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Why Is A Culture Shift Important For Musicians?

Written by Tommy Darker.

Most artists feel helpless today. This is how I comprehend their crawling around the digital music world. Laws and the status quo have changed radically, the audience’s behaviour and preferences as well. And we cannot change their newly ingrained views. It would be pointless. In my opinion, the digital world has ‘change’ imprinted in its DNA.

I understand that we want to preserve the status quo, because it worked so far. But I think we miss out the opportunity for innovation presented here: to build our own future as independent entities and help a new culture emerge.

They say you cannot break the nose with small punches. You need to punch it vigorously.

That’s what we, as visionary independent artists, need to go for.

I have a plan and I intend to execute it gradually. I will briefly present my mindset here. So, follow along and tell me what you think. I would encourage you to share my views, whether you agree or not, so we can have a diversity of opinions.

Advantage for labels, opportunity for independent artists

Labels have strong cards in the game. Let’s see the ultimate truth for a moment.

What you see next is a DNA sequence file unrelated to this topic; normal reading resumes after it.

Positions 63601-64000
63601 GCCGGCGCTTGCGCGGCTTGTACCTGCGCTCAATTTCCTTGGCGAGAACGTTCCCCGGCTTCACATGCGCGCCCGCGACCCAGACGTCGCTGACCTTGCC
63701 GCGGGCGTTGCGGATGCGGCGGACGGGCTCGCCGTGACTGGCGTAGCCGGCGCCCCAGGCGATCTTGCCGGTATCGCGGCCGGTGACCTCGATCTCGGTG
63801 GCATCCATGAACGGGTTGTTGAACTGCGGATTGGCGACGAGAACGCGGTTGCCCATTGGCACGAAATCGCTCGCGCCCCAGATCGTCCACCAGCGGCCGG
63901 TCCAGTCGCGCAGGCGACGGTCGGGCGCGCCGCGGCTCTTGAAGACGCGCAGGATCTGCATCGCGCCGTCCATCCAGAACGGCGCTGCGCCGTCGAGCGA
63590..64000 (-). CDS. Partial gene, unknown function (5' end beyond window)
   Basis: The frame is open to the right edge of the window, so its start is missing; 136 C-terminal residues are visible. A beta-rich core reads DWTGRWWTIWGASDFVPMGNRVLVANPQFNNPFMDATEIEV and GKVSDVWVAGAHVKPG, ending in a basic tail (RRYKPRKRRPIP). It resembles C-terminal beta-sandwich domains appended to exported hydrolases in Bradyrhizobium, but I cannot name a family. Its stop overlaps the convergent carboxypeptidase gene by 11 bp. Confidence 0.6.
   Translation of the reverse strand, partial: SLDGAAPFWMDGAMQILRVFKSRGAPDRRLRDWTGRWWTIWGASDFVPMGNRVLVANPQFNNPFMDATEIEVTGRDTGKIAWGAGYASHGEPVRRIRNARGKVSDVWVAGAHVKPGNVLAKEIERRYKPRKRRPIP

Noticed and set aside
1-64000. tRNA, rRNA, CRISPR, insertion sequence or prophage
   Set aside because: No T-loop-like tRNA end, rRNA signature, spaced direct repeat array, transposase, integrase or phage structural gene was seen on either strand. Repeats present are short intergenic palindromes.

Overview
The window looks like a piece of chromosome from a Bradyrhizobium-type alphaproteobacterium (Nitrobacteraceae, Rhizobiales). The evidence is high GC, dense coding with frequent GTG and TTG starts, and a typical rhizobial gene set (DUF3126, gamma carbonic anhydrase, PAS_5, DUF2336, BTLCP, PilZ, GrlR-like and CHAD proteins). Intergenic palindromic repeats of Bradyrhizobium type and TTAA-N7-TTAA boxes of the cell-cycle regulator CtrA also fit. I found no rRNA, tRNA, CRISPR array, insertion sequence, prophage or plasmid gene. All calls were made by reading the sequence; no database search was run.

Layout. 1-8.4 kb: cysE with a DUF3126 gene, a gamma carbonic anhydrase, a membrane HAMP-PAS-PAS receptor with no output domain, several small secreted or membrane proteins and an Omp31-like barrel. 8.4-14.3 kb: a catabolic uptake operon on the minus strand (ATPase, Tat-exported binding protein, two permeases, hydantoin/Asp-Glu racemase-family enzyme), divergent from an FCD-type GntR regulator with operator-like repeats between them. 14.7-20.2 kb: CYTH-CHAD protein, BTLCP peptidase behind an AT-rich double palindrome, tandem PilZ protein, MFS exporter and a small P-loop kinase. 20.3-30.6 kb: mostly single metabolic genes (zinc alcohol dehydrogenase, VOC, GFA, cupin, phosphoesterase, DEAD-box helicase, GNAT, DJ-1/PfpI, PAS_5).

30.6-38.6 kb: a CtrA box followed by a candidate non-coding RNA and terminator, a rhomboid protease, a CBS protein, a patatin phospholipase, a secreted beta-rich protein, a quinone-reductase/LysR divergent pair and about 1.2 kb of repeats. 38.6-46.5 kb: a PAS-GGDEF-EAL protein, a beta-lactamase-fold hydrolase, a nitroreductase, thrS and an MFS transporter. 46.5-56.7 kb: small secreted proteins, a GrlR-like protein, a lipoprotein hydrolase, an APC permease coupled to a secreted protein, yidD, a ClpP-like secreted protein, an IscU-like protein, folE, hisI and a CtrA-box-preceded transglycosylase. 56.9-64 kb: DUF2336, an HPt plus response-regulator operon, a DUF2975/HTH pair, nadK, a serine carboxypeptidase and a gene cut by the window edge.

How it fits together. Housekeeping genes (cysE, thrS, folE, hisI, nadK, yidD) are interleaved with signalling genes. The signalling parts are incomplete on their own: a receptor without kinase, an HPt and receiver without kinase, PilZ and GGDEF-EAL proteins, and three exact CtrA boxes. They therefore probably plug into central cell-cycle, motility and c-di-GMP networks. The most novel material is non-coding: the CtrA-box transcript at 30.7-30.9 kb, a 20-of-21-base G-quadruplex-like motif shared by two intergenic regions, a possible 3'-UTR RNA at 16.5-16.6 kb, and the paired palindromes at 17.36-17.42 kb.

Major labels. There are a few major players, with a few artists on board, mainstream following and a lot of strong connections and budget. They are on the left side of the Long Tail, their model is to build short-term hits and milk them till the next one. They know the recipe for a hit and walk on that very same way all the time. Predictability and reverential measurement of metrics are their weapon. If something happens not to work, they dump it. Scaling up is the ultimate goal, after all.

Independent artists. Our main characteristic and advantage: we are a lot, millions. And every single artist has some power and following that is difficult to ignore once combined with others as a group. An ant, as an entity, might be insignificant, but as a group, it can move objects multiple times of its size. In economic figures, our Long Tail part is competitive to the major artists.